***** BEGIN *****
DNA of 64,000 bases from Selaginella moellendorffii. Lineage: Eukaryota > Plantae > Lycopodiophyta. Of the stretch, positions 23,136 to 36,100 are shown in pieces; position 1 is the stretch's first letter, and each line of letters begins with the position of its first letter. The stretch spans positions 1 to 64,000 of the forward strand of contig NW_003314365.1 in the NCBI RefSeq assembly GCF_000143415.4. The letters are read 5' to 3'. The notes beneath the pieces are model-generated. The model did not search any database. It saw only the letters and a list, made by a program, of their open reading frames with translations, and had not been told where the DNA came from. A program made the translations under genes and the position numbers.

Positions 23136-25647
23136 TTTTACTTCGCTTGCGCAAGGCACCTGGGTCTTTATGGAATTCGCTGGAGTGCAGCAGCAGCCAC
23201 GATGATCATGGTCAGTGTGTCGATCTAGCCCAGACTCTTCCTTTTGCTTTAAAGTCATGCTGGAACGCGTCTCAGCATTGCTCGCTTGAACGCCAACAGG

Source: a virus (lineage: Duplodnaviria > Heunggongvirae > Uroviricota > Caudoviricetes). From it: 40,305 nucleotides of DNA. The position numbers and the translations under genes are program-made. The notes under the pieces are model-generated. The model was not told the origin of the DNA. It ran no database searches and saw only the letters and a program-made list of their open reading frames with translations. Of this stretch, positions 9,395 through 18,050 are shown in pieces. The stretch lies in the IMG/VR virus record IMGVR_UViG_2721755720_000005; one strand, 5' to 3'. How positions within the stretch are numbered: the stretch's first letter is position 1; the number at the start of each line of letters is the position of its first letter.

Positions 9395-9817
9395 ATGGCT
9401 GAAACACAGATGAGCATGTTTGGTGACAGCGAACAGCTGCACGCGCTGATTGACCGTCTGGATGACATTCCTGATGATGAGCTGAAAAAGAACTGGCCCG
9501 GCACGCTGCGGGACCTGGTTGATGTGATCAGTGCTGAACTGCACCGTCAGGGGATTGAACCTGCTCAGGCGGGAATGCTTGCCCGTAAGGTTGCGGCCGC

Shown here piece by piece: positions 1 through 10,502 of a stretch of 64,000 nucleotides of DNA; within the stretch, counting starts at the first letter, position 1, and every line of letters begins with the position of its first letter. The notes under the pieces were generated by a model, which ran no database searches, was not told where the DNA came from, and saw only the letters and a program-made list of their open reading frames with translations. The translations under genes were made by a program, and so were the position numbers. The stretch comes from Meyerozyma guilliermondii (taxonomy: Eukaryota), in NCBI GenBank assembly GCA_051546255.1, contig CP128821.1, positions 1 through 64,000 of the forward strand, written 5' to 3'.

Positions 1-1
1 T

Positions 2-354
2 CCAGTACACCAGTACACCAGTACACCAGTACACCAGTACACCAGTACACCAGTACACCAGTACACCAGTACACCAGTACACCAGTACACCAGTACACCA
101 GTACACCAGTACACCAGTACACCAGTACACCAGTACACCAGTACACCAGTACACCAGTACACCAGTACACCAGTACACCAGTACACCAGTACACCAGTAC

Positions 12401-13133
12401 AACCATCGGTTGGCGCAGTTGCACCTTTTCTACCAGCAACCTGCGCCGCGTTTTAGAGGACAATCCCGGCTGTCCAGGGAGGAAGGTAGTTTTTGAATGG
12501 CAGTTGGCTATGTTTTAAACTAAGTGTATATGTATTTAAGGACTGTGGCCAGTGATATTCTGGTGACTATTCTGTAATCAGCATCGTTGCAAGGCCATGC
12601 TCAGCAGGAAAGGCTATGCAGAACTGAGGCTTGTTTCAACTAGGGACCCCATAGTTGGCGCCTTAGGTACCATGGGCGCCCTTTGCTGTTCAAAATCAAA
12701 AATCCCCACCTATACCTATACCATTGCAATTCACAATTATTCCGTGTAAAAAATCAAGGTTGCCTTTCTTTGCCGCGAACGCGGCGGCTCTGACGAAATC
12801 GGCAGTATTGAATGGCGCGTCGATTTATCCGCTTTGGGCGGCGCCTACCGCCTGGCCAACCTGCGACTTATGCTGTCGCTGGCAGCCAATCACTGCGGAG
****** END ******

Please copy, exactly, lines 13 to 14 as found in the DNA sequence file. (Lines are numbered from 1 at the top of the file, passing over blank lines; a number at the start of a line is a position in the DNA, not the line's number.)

Positions 2-354
2 CCAGTACACCAGTACACCAGTACACCAGTACACCAGTACACCAGTACACCAGTACACCAGTACACCAGTACACCAGTACACCAGTACACCAGTACACCA